The corridor that goes westward from Mosul, crossing the unstable Syrian border and leading to Damascus from there, is now the heart of the Middle East war.
The imminent defeat of ISIS in Mosul (the Iraqi army has freed most of the city and is now fighting for the last four square kilometers) and Raqqa (where the Syrian Democratic Forces, SDF, have surrounded the “capital” of the Caliphate on three sides) will leave room for a regional settling of accounts.
This settling is being negotiated at the tables of Middle East diplomacy where Trump was seated with full honors: The enemy is Iran and the Tehran-Baghdad-Damascus corridor.
The table is being set by the Sunni front, to which the new U.S. administration has provided the necessary weaponry ($110 billion in sales contracts with Riyadh). Weapons have never been denied in the past and, with them, the petro-monarchies have promoted the jihadist activities.
Weapons are also being delivered to the Syrian opposition forces, stationed on the border between Syria and Iraq. They were summoned by Washington to prevent the passage of the Shiite militias, connected to the Iraqi government and Tehran, on this side of the border.
On Monday, those militias marked a crucial point in the war on al-Baghdadi: They have taken over the Iraqi town of Baaj, in the northwest of the country, a desert area where it is suspected the “Caliph” has been hiding in recent years and from where the al-Qaim pass is accessible.
The last pockets of militant Islamists fled in the night between Saturday and Sunday. This allowed the entry of the Shiites, who hoisted the Iraqi flag. A victory with an immense symbolic value. The Iraqi air force, the official ally of the U.S., covered the advance of the Popular Mobilization Unit (PMU) — yet another contradiction.
The corridor has become a powder keg with a tangle of forces operating there. There’s Turkey, which wants to create a buffer zone from northern Iraq to northern Syria, cleared of the PKK presence. There’s the Kurdish Workers Party, which has liberated yazidi Sinjar and now maintains those positions. There’s the Iraqi Kurdistan of President Barzani, an ally of Ankara, who last month sent peshmerga units to attack the PKK. And there’s Iran, which aims to cross the border in support of Syrian President Assad.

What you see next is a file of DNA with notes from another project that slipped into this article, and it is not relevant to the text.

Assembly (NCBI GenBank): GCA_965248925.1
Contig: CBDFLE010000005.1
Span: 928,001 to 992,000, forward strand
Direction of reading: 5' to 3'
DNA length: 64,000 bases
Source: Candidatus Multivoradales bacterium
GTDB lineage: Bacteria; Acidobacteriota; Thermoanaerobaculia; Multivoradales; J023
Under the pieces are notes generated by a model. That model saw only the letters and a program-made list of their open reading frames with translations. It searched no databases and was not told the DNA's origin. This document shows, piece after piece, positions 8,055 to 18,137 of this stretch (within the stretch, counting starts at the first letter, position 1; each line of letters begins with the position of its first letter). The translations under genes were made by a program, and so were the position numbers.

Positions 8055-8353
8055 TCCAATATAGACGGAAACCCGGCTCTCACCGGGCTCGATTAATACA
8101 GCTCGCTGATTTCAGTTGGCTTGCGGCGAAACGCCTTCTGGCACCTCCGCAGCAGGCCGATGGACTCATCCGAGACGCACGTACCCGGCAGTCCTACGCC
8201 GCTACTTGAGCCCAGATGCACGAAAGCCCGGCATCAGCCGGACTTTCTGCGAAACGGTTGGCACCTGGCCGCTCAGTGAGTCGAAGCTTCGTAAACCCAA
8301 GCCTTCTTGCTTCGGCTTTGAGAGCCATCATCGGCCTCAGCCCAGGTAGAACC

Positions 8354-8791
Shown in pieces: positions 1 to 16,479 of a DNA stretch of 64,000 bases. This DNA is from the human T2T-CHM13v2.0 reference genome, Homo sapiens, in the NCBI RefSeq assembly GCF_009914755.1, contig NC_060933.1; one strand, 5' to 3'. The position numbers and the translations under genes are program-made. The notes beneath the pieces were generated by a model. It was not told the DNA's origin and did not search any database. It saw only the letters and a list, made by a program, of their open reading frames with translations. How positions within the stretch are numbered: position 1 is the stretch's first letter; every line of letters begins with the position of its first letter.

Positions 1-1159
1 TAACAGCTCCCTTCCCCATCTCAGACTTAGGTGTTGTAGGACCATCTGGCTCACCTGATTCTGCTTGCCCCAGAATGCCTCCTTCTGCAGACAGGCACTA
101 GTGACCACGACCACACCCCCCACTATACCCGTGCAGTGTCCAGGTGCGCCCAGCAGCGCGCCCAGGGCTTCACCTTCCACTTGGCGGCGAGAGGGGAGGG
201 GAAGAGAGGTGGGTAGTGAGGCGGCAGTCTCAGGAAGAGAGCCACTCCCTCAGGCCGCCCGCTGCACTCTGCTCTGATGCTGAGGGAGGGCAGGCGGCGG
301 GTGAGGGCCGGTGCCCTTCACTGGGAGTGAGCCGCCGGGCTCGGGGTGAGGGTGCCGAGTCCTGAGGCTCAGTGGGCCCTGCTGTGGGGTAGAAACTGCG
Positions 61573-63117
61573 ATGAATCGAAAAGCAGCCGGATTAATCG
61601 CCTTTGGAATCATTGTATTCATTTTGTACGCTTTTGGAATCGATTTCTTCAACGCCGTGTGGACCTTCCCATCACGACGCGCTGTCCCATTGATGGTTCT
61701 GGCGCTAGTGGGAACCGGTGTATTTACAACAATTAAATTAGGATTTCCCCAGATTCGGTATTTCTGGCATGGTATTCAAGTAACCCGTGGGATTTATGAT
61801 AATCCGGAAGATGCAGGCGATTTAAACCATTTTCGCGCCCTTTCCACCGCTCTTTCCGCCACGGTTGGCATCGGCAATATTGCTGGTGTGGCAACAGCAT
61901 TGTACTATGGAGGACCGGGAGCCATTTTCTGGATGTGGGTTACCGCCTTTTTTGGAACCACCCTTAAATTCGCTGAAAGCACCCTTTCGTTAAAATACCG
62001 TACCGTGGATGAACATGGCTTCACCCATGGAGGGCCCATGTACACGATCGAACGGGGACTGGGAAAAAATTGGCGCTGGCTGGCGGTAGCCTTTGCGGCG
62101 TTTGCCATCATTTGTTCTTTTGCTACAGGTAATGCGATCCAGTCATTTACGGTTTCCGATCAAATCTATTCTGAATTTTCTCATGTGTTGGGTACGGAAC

It is no coincidence that the last U.S. air operations were deployed in the Badia area, on Syria’s eastern border, where there are 3,000 Hezbollah men and where Iraqi Shiite militias aim to squeeze through. On May 18, a U.S. raid struck Shia positions in Badia, the first in a series of warnings to Damascus to evacuate its allies.
The SDF are also opposed to the Iraqi Shiite intervention: “We will reject any attempt by the Iraqi Shiite militias to enter the territories controlled by our forces, and we will not allow anyone to enter Syria,” said the SDF spokesperson, Talal Salu.
Baghdad hinted as much on Monday when Prime Minister al-Abadi said the combined forces of the army will not intervene across national boundaries, nor do they plan to undermine the security of other countries.
Abu Mahdi al Muhandis, the PMU deputy commander, closely linked to Tehran, confirmed this. On Monday, he announced the liberation of Baaj. “We will leave the security tasks in the border area to the Iraqi police,” he said. The PMU spokesman, Ahmad al-Asadi, added: “The participation of any Iraqi armed force beyond our borders requires a parliamentary vote.”
Baghdad is trying to throw water on the fire, but the Sunni front is throwing gasoline. The latter wants to take advantage of Trump’s itch for war. Their strategy is wide: sending new weapons to the militiamen on the field; pretending to fight the jihadi metastasis, which in reality is only being confronted by Kurds and Shiite militias; and pointing a finger at the Shiite axis when the whole world is affected by a transnational Islamist network bribed for years by the United States and Saudi Arabia.
The consequences will come soon: a renewed conflict on the Syrian and Iraqi battlefields. The states are destined to fail, with millions of displaced people and societies ravaged by sectarian divisions.
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